By Morf Morford
Tacoma Daily Index
With the landscape of “smart” cars, phones and even cities, it was inevitable that a system with as many moving (and essential) parts as a global port would, in some capacity, move towards being “smart”.
Like individuals, cities don’t become “smart” on their own.
And also, like individuals, cities often don’t become “smart” unless they have to.
The much-heralded supply-chain bottleneck has put ports, for better or worse, at the center of the controversy.
Here in Tacoma, many thousands of jobs depend on the port – the number of jobs far from here – from Iowa to Shenzen – are in the hundreds of thousands.
Those jobs, and literally the food on our tables, all depend on the smooth running of our port – and many others like it.
In pursuit of that goal, and with the global supply chain in near-total disarray and container ships moored in seldom-used Puget Sound anchorages, Washington signed a timely memorandum of understanding with the government of Finland that includes plans to establish a so-called smart port in Tacoma as early as 2022.
Finland’s largest port, HaminaKotka, is currently unloading cargo ships in half a day, far faster than clogged harbors elsewhere in the world.
The intention is to get ports to act more like airports with less waiting time for each component to get where it is needed.
This is, of course, far less expensive and more predictable – but it is also vastly better for the environment.
You can see more details on this development here: https://www.geekwire.com/2021/washington-state-finland-sign-mou-establish-smart-port-tacoma/.
As we have seen with shipping containers breaking loose from ships, as winter weather moves into the Puget Sound, it is even more crucial that the U.S. Coast Guard (USCG) and Pacific Merchant Shipping Association (PMSA) are coordinating efforts to keep vessels safe and moving efficiently in our waterways.
Ships waiting to be unloaded are an expense and a hazard.
On the environmental front, The Port of Seattle Commission voted to accelerate its emission reduction efforts by ten years to be net zero or better for Port-owned emissions by 2040.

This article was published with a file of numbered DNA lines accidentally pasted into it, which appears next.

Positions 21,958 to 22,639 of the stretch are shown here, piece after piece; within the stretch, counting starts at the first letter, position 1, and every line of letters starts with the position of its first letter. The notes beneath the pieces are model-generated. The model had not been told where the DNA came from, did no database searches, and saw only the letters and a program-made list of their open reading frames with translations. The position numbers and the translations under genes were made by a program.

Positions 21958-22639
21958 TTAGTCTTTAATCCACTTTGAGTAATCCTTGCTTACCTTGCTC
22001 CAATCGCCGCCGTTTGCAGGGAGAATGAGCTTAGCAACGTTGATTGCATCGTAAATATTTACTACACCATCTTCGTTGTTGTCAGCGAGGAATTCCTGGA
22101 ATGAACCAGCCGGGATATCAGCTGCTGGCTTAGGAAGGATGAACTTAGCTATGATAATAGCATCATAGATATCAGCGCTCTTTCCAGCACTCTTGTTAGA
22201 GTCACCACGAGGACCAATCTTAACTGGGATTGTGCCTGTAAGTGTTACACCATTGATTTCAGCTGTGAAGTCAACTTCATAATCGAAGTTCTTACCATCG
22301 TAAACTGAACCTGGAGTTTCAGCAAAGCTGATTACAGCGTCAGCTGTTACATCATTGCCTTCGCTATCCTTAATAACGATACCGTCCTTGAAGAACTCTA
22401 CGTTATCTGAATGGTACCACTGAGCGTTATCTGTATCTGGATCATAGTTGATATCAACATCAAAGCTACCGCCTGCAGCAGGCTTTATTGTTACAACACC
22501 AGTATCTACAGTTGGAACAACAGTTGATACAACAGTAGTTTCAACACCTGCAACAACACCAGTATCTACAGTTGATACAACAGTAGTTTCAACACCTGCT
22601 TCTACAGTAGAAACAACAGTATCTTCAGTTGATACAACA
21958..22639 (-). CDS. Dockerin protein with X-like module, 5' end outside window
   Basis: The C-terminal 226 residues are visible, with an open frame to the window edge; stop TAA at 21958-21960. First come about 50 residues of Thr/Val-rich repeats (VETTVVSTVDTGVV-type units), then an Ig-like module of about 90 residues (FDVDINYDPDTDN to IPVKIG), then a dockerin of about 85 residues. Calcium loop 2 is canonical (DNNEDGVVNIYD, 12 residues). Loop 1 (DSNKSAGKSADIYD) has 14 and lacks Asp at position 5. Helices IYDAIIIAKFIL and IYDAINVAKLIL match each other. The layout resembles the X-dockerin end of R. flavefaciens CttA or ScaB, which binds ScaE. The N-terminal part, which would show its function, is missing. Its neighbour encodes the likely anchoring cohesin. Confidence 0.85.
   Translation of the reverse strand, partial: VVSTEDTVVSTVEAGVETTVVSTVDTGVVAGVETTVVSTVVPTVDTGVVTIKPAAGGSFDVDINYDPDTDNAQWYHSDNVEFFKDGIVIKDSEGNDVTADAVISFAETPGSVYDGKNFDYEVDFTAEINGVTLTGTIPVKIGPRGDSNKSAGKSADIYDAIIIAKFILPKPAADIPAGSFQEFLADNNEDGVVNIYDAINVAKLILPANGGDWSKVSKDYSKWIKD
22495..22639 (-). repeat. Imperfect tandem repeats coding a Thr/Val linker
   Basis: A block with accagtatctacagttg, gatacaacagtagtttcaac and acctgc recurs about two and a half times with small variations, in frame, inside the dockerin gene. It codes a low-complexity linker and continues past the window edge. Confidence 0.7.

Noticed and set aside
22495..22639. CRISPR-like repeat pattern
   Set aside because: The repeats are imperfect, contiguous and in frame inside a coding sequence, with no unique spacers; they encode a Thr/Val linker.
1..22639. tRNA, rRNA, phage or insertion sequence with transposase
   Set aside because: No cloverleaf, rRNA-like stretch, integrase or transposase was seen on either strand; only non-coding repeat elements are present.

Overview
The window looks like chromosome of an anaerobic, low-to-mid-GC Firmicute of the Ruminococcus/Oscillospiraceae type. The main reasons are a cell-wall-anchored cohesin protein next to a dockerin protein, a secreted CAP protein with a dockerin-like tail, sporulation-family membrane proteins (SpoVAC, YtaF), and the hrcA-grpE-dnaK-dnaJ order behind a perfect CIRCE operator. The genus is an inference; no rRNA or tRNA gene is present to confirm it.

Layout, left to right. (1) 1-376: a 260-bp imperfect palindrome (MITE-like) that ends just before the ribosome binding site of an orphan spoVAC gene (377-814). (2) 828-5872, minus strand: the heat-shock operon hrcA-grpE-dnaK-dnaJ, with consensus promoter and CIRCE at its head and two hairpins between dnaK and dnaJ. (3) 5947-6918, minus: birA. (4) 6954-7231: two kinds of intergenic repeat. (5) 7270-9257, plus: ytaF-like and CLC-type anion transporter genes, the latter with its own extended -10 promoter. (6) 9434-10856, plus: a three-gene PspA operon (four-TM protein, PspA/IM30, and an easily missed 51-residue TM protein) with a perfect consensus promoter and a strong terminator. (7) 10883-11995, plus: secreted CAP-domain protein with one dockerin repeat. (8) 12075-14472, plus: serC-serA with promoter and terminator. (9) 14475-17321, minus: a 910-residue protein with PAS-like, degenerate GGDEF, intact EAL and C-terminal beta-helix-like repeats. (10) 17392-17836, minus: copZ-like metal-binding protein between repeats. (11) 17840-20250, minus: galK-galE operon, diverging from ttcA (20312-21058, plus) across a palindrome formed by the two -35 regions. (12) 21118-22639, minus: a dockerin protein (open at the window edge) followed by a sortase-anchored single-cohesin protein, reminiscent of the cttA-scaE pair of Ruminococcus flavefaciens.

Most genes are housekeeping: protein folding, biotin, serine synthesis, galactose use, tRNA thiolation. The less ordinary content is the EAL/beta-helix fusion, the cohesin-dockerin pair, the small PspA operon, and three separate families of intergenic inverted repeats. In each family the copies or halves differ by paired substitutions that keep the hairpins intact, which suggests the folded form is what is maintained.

The Port also committed to accelerating and expanding its goal for emissions from industries operating at its facilities to be carbon neutral or better by 2050.
Among other things, The Port is also making significant investments in green infrastructure, such as shore power, to enable tenants to meet their climate goals as well.
The Port also announced participation in new exploratory studies of renewable hydrogen as a future vehicle and maritime fuel source, a new partnership with Seattle City Light (SCL) and the NWSA to focus on waterfront electrification, and its membership in a global maritime shipping decarbonization coalition called Getting to Zero
Our ports are, of course, only one sub-set of systems that comprise most major cities.
Some cities, as a whole, are moving in the “smart” direction.
Singapore topped the Switzerland-based Institute for Management Development (IMD) and the Singapore University for Technology and Design’s (SUTD) third Smart City Index this year, followed by Zurich and Oslo, Norway.
New York City was ranked as the smartest North American city, landing at the twelfth spot on the global list.
Los Angeles (31), Washington D.C. (35), Seattle (43) and Denver (45) followed as the top U.S. cities.
You can see details on the criteria and process here: https://www.imd.org/smart-city-observatory/home/#_smartCity.
The top ten smart cities in 2020 were: Singapore (1st), Helsinki (2nd), Zurich (3rd), Auckland (4th), Oslo (5th), Copenhagen (6th), Geneva (7th), Taipei (8th), Armsterdam (9th), New York (10th).
What makes a city “smart”?
“Smart” to put it mildly, is subjective – and certainly not evenly distributed or accessible
This report ranks 118 global cities based on citizen perceptions of how technology can improve their lives, in addition to economic and social data retrieved from the UN Human Development Index. The report surveyed 120 residents from each city and 15,000 global urban residents total in July 2021, asking 39 questions on how residents feel about their cities based on health and safety; mobility; activities; opportunities (work and school); and governance.
Different cities and cultures have distinct values and priorities when it comes to “smart’.
The definition of a smart city is constantly changing as cities respond to crises and opportunities. In general though, the concept of a smart city is becoming more human-centered with a key focus on equity.
“Smart” is a moving target.
Climate change, immigration, COVID and, as we have seen lately, supply-chain glitches and prices – from resources to housing – shift the landscape and direction that seems preferable – or even possible.
You can see a discussion of US city leaders on the whole idea of being “smart” here: https://www.smartcitiesdive.com/news/back-to-basics-what-is-a-smart-city/609225/.